Wednesday, April 18, 2007

Help homeless take first step on road back:

It was essentially a business lunch, but at one point our conversation became more personal when she shared the circumstances that originally brought her to Manatee County.
"Would you ever guess that I was homeless?"
Across from me sat a successful professional person recounting days of sleeping and living in her car.
Situations in life are many and varied, but those tough "down and out" times give us a higher level of understanding.
During my years in social services, I collected widely diverse examples of houseless, homeless, hopeless, helpless, temporary situations and chronic conditions. I met the Vietnam veteran on the courthouse steps; the battered alcoholic living under the bridge; the lost child searching the dumpster; a mentally ill, highly educated citizen; someone who lost his job; a person just released from jail.
Quite a few can be helped immediately. Others take a lot of time and dedication.
I share this with you today because Manatee County and the city of Bradenton have joined with the National Alliance to End Homelessness. Local decision-makers, business leaders, churches, service providers and advocates came together in 2004 for a community summit titled "Shedding Light on Homelessness."
Hundreds of participants met regularly, ultimately fulfilling the mission "to develop a coordinated plan with input from the public, private and nonprofit sectors of our community to end chronic homelessness."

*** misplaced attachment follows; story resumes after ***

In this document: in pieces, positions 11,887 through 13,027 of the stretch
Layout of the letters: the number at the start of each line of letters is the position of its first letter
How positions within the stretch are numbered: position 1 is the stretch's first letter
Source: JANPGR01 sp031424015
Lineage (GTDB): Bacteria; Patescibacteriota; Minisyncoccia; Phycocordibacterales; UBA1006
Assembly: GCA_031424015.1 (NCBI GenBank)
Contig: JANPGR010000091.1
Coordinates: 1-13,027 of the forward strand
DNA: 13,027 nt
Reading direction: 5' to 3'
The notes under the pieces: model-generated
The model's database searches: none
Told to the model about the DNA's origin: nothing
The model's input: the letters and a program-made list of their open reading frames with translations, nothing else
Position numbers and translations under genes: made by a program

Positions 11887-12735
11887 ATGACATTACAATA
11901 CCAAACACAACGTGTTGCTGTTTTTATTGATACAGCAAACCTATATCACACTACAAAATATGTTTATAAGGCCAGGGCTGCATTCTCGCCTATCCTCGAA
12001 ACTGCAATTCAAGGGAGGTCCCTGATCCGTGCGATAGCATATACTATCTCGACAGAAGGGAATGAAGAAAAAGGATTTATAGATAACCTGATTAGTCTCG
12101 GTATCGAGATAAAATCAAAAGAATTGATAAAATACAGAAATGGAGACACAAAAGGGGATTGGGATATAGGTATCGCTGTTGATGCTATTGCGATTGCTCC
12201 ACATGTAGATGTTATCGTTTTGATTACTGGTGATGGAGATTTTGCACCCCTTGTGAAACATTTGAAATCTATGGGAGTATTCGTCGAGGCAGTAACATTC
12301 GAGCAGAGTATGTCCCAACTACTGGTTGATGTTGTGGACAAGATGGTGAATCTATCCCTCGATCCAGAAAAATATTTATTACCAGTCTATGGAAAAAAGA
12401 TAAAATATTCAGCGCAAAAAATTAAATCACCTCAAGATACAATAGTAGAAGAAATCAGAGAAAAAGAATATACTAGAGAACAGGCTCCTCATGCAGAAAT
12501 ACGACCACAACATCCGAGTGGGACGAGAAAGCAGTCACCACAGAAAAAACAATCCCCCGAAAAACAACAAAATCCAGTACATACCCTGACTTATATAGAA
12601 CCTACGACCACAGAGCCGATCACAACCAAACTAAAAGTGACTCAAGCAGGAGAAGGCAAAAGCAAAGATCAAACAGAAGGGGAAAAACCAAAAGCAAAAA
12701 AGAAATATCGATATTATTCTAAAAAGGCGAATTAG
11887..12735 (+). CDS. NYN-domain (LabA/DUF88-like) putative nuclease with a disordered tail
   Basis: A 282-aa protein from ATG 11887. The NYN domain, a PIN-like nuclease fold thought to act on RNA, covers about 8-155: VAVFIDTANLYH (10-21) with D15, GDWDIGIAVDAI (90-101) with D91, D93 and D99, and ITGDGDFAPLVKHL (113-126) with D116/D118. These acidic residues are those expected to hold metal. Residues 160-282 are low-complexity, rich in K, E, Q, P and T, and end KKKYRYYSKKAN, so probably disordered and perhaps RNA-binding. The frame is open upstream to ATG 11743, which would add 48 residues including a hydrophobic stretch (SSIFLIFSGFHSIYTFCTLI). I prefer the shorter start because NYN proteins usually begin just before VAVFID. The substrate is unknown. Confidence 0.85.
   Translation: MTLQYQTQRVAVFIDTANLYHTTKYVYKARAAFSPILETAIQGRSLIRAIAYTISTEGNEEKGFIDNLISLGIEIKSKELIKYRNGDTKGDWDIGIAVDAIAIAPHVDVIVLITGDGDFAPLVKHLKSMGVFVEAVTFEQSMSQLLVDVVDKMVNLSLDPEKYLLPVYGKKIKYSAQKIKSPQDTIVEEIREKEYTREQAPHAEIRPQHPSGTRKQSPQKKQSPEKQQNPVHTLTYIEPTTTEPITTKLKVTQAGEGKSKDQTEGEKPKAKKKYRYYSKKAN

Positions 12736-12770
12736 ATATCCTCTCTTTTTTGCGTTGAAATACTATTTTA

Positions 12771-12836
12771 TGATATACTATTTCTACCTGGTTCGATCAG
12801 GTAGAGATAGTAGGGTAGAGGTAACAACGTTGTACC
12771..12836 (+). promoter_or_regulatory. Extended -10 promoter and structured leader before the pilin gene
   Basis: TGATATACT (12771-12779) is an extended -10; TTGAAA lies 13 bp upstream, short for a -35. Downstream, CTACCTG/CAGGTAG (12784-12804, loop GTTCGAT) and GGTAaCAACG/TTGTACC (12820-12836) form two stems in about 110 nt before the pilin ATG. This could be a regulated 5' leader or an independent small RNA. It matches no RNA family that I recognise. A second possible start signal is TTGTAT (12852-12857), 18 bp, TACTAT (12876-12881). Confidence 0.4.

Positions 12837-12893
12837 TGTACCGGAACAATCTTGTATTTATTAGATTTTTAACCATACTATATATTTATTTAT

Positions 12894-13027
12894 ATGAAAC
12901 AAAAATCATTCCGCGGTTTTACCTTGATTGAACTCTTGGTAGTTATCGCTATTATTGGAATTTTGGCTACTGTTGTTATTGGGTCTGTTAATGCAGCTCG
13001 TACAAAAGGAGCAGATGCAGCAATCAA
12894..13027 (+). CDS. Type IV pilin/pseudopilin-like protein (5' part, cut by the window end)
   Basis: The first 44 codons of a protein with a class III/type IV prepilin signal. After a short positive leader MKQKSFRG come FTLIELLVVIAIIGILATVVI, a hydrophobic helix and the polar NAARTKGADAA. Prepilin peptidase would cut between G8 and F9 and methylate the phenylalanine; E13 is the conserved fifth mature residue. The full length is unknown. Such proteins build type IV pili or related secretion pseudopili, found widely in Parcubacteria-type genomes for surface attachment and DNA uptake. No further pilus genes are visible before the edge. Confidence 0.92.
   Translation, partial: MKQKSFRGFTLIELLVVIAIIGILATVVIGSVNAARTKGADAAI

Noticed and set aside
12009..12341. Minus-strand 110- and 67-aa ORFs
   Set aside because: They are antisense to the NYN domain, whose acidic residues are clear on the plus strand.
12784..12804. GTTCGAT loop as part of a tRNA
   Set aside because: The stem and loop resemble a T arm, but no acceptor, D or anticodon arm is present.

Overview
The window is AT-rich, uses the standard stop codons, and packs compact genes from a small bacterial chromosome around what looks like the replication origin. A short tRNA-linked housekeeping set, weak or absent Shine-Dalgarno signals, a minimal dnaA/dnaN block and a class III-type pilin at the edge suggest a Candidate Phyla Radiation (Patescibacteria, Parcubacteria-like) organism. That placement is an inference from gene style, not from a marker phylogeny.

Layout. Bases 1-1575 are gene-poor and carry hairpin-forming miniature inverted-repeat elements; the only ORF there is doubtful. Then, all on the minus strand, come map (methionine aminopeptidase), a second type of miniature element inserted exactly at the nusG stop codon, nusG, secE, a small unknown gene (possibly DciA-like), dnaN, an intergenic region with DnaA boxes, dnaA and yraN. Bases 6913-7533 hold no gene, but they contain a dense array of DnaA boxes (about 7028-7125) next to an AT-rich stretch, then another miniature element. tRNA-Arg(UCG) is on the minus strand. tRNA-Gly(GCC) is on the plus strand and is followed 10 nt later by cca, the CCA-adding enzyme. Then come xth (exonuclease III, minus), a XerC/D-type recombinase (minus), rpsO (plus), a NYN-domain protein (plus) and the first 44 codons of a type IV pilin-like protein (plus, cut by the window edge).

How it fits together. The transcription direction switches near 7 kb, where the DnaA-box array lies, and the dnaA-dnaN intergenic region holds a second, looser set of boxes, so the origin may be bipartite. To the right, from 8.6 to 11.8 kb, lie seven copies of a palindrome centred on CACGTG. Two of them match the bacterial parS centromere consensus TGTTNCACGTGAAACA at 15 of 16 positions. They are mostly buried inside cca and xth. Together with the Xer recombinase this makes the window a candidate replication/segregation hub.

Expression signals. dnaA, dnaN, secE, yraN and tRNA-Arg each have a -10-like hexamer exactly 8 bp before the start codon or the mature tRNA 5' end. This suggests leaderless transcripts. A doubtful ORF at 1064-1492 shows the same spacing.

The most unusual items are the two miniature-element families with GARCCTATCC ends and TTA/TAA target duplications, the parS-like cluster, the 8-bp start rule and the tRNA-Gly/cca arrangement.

After months of dedicated hard work, the document was publicly presented in August.
Critical to the goals of transitional and affordable housing, job opportunity, access to treatment and shelter, and coordination of services are these crucially important endeavors: The Community Coalition on Homelessness One Stop Center; We Care (health care procedures donated by a large number of our physicians); Manatee Glens Marchman Program, which will be set up to triage emergency drug and alcohol treatment cases; and the Salvation Army's collaboration with other homeless services in discharging lost souls toward a brighter future.
These are but a few examples in need of community support and better understanding. On Sept. 11, Jumpstart Foundation will meet at Bradenton City Centre with copies of the plan - titled "Voices" - and someone with whom you can talk. On that day, we will once again tackle the major impediments to providing accessible workforce housing and some logical solutions waiting to move forward.
Whether the truly poor are visible or invisible, they are an actual part of the human landscape. And while some people deplore the homeless, others are compassionate - witness the citizens who joined the National Alliance to produce a hard-wrought Plan to End Homelessness. They aren't romantic dreamers. They are caring and realistic.
How did my friend get out of her automobile?
Someone opened a door and helped her take one step at a time.
by Pat Glass in the Bradenton Herald

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